echo throughout the University,” Simmons said. She praised employees’ “heartwarming dedication” in light of the recent economic downturn and said the great appreciation expressed by the students and families in the audience was evidence that the staff ’s efforts have not gone unnoticed. Alumni remember their relationships with staff members fondly and often cite such relationships as important to their development at Brown, she said. During a break in her speech, Simmons invited staff being honored for five, 10 and 15 years of
Elizabeth Carr / Herald
news...................2-3 CITY & State.....4-5 editorial.............6 Opinions..............7 SPORTS...................8
State debates proposed medical marijuana centers City & State, 5
Brown will celebrate its Year of China initiative in the 2011-12 academic year, organizing events and activities to increase awareness of China’s role on the world stage and in the lives of individuals. Professor of Physics Chung-I Tan, who is a member of the Faculty Executive Committee, and the Office of International Affairs will lead the organization of the year’s programs and events. The Year of China follows several other such initiatives including those focusing on Latin America, Africa and — in the 200910 academic year — India. The current academic year has no foreign country or continent as its theme. While international themes in the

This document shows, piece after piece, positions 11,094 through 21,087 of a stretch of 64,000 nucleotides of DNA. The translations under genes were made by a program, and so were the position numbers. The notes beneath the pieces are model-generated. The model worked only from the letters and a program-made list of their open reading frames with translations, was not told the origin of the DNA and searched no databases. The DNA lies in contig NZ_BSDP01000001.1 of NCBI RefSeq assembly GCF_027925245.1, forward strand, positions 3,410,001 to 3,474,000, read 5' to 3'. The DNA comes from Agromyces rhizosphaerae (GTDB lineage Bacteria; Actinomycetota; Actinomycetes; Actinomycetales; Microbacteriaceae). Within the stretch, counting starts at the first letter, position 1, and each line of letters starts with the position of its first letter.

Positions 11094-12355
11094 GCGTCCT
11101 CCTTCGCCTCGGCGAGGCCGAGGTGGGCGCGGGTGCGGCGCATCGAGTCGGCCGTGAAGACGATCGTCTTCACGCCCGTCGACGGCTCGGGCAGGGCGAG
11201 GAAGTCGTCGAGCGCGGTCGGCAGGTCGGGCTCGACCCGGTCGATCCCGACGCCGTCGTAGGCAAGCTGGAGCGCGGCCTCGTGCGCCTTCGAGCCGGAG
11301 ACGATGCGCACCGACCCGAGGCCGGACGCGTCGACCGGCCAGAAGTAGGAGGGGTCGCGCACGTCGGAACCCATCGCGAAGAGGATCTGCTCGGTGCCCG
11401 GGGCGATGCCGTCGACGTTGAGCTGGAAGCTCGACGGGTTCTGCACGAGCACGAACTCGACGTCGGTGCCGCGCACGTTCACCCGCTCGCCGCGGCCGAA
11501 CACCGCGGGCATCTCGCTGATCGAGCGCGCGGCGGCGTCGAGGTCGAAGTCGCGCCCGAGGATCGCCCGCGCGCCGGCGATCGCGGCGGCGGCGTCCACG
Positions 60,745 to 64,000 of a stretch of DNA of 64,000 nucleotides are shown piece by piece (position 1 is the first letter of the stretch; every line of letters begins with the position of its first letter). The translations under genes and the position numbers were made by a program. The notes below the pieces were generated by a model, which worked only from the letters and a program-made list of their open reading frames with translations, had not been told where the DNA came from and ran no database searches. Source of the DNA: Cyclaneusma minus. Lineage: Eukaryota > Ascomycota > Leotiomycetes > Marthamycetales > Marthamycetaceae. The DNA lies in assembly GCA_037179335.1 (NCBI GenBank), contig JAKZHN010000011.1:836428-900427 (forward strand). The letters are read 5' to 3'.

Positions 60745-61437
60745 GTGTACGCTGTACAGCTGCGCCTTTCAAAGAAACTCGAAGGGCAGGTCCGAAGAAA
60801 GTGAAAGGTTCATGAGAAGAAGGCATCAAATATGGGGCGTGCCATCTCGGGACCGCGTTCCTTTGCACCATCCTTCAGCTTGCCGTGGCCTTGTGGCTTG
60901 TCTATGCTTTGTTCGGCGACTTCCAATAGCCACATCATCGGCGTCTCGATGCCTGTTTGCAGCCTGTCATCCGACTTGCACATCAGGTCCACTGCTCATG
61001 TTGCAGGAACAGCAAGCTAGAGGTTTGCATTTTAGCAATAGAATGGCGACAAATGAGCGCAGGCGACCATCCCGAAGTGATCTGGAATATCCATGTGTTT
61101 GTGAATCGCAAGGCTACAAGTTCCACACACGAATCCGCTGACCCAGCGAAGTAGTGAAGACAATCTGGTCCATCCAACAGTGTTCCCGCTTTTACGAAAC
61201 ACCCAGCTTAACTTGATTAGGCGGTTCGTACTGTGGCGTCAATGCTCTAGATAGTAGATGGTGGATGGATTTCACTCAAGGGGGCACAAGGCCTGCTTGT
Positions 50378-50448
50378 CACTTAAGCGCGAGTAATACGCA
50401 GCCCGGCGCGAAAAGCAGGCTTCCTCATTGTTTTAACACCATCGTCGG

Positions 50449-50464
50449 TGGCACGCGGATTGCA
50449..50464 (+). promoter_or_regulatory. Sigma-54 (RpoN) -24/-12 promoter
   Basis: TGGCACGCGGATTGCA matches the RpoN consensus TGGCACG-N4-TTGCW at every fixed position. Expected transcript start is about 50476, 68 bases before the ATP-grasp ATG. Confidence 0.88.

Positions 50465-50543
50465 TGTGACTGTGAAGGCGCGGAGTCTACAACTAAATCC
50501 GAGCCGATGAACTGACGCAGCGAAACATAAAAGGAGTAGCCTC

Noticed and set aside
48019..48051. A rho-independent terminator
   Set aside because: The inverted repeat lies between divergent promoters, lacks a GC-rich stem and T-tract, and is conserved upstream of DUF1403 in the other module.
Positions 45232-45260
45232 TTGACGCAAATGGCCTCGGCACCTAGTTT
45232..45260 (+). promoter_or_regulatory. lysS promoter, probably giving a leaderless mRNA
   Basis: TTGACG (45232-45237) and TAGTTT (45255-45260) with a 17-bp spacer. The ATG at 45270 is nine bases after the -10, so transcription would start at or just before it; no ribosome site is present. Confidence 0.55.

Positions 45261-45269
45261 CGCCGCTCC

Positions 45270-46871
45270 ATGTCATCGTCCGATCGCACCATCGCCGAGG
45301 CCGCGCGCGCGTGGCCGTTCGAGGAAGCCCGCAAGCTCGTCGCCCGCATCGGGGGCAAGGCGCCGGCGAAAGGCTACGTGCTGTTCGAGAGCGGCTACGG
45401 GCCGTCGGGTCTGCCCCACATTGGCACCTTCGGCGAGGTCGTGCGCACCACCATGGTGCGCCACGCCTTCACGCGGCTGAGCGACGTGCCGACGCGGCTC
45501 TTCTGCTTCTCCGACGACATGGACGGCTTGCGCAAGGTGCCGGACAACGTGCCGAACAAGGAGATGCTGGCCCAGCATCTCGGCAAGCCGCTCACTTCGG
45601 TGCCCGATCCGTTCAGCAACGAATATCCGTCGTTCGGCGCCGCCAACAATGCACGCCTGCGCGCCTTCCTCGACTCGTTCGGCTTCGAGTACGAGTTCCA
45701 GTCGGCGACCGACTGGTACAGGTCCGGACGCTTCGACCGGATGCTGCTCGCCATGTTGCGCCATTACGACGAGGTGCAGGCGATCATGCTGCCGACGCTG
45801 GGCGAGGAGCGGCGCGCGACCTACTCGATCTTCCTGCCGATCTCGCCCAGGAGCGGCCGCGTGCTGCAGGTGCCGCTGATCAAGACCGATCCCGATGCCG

city & state
past began as more informal ideas, the University decided to more fully plan and execute international themes, Tan said. This year is being spent organizing next year’s events. The Year of China aims to “introduce our students to Chinese culture and examine China’s current and future role on the world stage,” according to a University press release. But the program’s motivations are not confined to cultural or societal categories. “The sciences cut across national boundaries,” Tan said. In order to remain at the forefront of scientific knowledge and technological research, the University must integrate itself into the world stage, he said. President Ruth Simmons traveled